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Things To Look For If You’re Looking For A College

Anderson Building at Hamline on a warm sunny day; Photo taken by Anna Heckmann.

Touring potential colleges ranks amongst dealing with car salesmen and house hunting. It can be overwhelming. Colleges start to all sound the same, their programs and clubs seem unoriginal. Everyone seems to be way too excited as your mind starts to become numb to all the information that is being thrown at you. Whether you’re just starting to look into higher education or thinking of transferring, here are a couple of things you should look out for.

Academics:

Academics are why you come to college. Tours are put into place to sell you to their way of life and to spin every aspect of their campus into an exciting innovation, so don’t be afraid to question every aspect of their academic programs. If you have a specific major(s) you’re excited to study, then make sure they have enough to keep you excited throughout your years there. Do they have enough updated equipment to keep up with the outside world and to make a challenging program? Is there a variety of classes that sound interesting to you? Does the program allow you to specialize in a specific area of your field, such as advanced courses, along with allowing you to spread out and get a feel for every aspect of your major’s department? All of these questions are important and will allow you to feel like you are getting the most out of your college experience when you graduate. Be leery of college departments that are “new” and can “grow with you”, for those programs may not keep you as engaging as you would like them to be, and may allow you to finish all that your department as to offer before your senior year. Departments who have been founded for less than seven years can also force you to do way more leg work for internships and opportunities on campus such as organizations and experience. Programs need participating students to grow and thrive, so remember that when you are looking at academics, ask whether the department you wish to go into is the right fit for you, and whether you are the right fit for the department. The best way to do that is to get a meeting with a department head when you go on tour. They will be able to answer all of your questions and tell you the best opportunities that their program holds.

Extracurricular:

Organizations can be a great way to beef up your resume and gain experience while you are in college. Many organizations need students to work on their marketing, social media, accounting, programming and much more. Whatever your major is, you should be able to find organizations and campus jobs that fit your interests. Extracurricular can be great for experience and also socialization. If your college can’t provide anything for you besides their classes to put on your resume, then they aren’t seeing to all of your needs. While you tour, feel free to ask about your interests. Even if it is knitting and watching movies, you should be able to find it or at least feel comfortable within your college of your choice to start whatever club you would like to spin it as a skill for your future employers.     

 

Scholarships:

The college of your choice should want you as much as you want them. If you need financial support they should be willing to provide it for you. Worrying about money and whether you can make another payment next semester for classes can affect your health and academics. You shouldn’t feel like you owe anything to your college. You are paying for a service, but that doesn’t mean that you should feel burdened with exuberant amount of debt or that the more expensive a college is, the better the education it can give you. Community colleges provide just as amazing academics as private colleges. No matter what just remember that you shouldn’t feel like you don’t have the right to ask for your college for a scholarship and to not feel like you can’t walk for another college that did offer you better compensations.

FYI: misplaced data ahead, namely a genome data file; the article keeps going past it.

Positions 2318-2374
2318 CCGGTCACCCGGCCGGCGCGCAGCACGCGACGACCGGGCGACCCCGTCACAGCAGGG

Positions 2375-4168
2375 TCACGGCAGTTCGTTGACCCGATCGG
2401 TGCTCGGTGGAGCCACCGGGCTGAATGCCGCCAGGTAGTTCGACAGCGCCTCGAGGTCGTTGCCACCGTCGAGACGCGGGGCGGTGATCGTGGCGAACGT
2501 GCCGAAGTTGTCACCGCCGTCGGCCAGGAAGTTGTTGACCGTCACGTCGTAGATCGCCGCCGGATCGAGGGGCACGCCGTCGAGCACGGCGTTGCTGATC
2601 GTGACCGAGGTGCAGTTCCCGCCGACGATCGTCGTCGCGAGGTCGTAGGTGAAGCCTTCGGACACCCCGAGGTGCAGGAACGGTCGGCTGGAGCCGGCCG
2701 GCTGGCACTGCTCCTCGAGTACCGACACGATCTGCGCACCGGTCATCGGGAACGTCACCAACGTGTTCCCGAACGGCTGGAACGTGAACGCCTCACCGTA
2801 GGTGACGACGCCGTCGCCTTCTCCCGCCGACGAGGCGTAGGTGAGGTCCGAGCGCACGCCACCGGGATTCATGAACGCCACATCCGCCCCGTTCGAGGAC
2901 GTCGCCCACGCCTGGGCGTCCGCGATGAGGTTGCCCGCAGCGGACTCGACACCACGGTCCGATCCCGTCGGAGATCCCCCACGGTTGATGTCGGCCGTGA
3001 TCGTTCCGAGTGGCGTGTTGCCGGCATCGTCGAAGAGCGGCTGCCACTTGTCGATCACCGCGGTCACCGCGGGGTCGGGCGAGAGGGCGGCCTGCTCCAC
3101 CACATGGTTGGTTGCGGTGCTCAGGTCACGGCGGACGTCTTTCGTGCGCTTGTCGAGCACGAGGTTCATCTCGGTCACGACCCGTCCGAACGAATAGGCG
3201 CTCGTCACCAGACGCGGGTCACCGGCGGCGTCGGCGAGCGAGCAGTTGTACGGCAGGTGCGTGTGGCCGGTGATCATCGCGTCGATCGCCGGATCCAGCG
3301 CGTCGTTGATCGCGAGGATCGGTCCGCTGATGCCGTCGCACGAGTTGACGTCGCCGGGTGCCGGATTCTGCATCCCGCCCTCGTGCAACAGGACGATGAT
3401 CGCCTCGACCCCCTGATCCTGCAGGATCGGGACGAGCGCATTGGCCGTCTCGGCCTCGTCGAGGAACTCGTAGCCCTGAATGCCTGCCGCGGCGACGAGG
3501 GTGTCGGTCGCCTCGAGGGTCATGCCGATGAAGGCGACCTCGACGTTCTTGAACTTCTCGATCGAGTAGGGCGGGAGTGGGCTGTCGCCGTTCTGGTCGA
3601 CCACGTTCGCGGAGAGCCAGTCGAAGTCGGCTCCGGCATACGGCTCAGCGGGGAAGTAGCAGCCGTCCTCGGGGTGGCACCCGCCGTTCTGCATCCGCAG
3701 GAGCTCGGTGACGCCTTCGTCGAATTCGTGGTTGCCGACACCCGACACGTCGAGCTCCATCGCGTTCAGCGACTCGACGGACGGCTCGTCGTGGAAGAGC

Campus Life:

Do you want a large or a small college? Do you want to be close to the city or in a smaller town? Do you want there to be campus events during the weekends or do you want most people to go home during the weekend? All of these questions are up to your personality. It also depends if you are going to a college out of state, or if you’re close to home. Do you have a car on campus? If you don’t you might want a variety of restaurants and stores (more than 3 of each) in walking distance around campus. If you stay on campus during the weekends and don’t have a vehicle, you might want events on campus to distract you from homework. Small colleges can allow you to know your professors more and make programs feel more personalized, but they can also have a high school feel with gossip and having the same people in all of your classes. Large colleges can allow for more class options and organizations. All and all you’ll need to think about your own personality and what, socially and mentally, is the best for you.

When you are looking for a college, at the end of the day, the only thing that matters is whether or not you can see yourself at said college. Can you see yourself walking around, going to specific classes? Are you excited about going? Are there  down sides? And when in doubt, go with your gut. Only you know what’s best for you.

 

Madelaine Formica is nineteen. She is the Campus Correspondent for the Hamline HerCampus Chapter. She's been published for her scripts on jaBlog and for a short story in Realms YA magazine. She's also a senior reporter for The Oracle and a literary editor for Fulcrum literary magazine.
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